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published on 2012-05-01 by Sara
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Let me give an example of how serene Vienna is: Though being used to the street musicians and pavement performers who are intertwined with the fabric that makes up Berlin’s and particularly Kreuzberg’s public space, I somehow turned grumpy and narky in Vienna. Having a delicious piece of Sacher cake and a Café mélange in a coffeehouse at Stephansplatz, I got fed up with a crew of foreign breakdancers who dared to disturb my celestial peace. Furiously, I had to go and come to rest at another café. Obviously, over these few days Maria and I spent in this wondrously calm city, I got completely assimilated.

Relaxing between historic sites – near Museums of Natural History and Art History

The first thing Vienna surprises you is its lack of any street noise. Hardly any car is seen in the central district. Vienna is placid, but vivid. You might not find Vienna the city of excessive open-air raves and ever-lasting techno parties, that we love Berlin for. Because it has simply too much serenity for that. Picture it a more classy version of Prussian and Bavarian cities, but with a lot of dolce vita flowing in from the South. Take Unter den Linden, add fairly a lot of Kreuzberg laissez-faire and spice it with some Kranzler Eck mood. Best served with a piece of fine Austrian pastry.

The second thing you’ll encounter is Vienna’s rich bike culture. Since we are passionate bicycle lovers, our jaws literally locked wide open due to permanently dropping in awe over all the beautiful and stunning bikes that dash through the streets. Rare vintage racing bikes, collectible single speeds and the fanciest fixed gears gathered throughout the city in what I still feel was a huge showcase stunt. They were simply everywhere. Just to make it clear to you: Even the elderly riders had more class than what you might ever achieve on two wheels. Deal with it.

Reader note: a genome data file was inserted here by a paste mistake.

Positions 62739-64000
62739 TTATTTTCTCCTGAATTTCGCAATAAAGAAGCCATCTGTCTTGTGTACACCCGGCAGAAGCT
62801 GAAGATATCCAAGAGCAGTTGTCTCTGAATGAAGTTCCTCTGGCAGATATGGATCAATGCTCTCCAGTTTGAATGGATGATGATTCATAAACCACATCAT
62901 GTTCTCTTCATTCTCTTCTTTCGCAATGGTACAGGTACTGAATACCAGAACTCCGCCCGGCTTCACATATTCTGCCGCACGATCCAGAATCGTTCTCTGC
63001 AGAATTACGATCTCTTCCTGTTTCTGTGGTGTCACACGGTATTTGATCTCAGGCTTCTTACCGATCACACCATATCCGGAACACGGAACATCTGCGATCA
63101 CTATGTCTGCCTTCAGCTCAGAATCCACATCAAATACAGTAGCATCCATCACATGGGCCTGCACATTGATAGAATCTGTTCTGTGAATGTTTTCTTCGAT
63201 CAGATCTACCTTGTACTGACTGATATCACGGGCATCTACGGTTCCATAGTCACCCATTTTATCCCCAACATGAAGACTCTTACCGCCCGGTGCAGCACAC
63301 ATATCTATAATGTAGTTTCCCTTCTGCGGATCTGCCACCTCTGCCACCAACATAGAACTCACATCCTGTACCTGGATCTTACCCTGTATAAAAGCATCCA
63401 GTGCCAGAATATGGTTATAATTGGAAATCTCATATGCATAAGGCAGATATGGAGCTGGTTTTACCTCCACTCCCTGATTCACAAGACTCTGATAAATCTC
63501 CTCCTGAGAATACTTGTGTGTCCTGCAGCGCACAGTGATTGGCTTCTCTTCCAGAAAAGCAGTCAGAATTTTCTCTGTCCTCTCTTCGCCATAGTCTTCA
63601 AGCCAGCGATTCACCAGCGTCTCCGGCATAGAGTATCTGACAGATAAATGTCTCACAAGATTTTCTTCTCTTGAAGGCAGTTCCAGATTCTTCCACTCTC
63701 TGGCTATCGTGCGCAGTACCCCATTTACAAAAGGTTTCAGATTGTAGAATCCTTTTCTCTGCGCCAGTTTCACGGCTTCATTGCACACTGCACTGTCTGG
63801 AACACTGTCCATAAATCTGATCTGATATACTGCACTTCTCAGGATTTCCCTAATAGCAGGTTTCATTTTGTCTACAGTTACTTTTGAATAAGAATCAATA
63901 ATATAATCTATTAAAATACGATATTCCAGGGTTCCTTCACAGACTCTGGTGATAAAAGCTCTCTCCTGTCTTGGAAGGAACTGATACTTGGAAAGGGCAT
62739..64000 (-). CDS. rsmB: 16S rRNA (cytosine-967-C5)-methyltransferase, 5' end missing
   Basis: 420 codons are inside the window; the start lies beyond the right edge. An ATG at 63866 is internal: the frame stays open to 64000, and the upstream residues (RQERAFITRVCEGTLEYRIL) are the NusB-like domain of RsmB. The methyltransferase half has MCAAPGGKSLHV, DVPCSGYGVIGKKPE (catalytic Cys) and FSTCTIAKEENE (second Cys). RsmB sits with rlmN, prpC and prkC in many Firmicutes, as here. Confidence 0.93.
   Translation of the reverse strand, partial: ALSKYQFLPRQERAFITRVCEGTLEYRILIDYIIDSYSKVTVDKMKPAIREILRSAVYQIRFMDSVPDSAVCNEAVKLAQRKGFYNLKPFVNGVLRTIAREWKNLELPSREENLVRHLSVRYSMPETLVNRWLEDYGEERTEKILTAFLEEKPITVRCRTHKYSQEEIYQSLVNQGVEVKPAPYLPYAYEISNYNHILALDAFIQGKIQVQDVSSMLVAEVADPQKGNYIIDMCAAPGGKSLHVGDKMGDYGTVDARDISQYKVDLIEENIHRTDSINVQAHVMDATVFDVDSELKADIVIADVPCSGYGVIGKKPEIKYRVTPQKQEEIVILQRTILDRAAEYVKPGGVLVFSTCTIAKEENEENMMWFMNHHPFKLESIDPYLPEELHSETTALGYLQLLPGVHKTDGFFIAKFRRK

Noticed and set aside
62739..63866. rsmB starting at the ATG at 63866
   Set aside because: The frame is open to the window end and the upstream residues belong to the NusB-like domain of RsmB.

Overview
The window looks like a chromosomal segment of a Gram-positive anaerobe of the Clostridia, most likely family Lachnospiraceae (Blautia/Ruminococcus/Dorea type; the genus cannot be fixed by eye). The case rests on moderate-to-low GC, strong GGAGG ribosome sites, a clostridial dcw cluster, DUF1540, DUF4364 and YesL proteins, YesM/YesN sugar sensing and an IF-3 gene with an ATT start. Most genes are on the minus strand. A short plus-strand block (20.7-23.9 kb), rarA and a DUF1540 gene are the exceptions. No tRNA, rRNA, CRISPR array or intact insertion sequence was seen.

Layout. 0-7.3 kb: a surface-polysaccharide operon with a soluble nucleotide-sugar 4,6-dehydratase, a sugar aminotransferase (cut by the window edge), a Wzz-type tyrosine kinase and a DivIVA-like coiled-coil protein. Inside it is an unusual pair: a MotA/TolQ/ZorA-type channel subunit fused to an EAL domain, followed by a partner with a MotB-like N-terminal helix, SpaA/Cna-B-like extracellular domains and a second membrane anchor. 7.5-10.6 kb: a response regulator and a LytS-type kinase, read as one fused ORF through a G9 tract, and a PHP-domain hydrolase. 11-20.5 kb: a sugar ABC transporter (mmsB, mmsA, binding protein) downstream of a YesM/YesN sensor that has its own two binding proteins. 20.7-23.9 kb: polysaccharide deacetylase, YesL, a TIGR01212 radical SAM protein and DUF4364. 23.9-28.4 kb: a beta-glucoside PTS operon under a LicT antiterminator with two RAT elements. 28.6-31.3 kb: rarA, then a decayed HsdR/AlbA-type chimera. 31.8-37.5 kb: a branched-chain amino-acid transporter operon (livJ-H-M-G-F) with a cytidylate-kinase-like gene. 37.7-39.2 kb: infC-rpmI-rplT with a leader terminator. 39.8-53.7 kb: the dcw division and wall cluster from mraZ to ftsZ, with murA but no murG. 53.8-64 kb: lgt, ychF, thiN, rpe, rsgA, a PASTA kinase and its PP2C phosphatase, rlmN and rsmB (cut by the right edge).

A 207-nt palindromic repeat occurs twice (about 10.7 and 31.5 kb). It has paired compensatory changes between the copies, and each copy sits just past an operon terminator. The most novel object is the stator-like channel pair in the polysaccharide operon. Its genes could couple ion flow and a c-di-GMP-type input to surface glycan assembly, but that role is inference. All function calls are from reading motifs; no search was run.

But our hearts still didn’t feel their greatest bike related joy until we stumbled upon carefully hidden Radlager Palazzo. As its name implies it was nothing less than a treasure cave to us, displaying and selling the finest examples of bike craftsmanship along with fresh organic vegetables and fruits straight from Italy. Complete with a connected café and some calm Jazz tunes this was the perfect place to get back after a long and stressful day. Well, don’t get me wrong, Vienna surely can be frantic at times, but you’ll have to go for it.

The best opportunity to experience Vienna’s vivid sides is to plunge into the more than a kilometer spanning Naschmarkt, the city’s most renowned market for fresh vegetables and fruits, exquisite delicacies from all over the world and whatnot. Be it forty types of vinegar, a vast collection of rare Chinese spices or Italian ravioli in flavours you probably never heard about – name it, they got it. This mild mould cheese you had at this picturesque restaurant in Britanny? Sure, they sell it over there. You’d like the spinach Börek you always enjoyed at Mehringdamm? Excellent choice, do you like some refreshing Anatolian mountain water with that? I’d reckon it was hand-bucketed by a Turkish beauty and carefully transported by a pace of donkeys to Vienna’s Naschmarkt, just for your pleasure. (Look, there’s a greeting card attached to it, hand-written by said beauty!)

After these way too short days in Vienna, that had an enormously captivating influence on us, one thing is sure: We’ll return on a warm summer’s day, as a crew of at least five, get some bikes and just keep riding through the empty streets from one café to the next, having one sort of cake at a time, to fully merge in what we’d approvingly coined the Viennese art of living.

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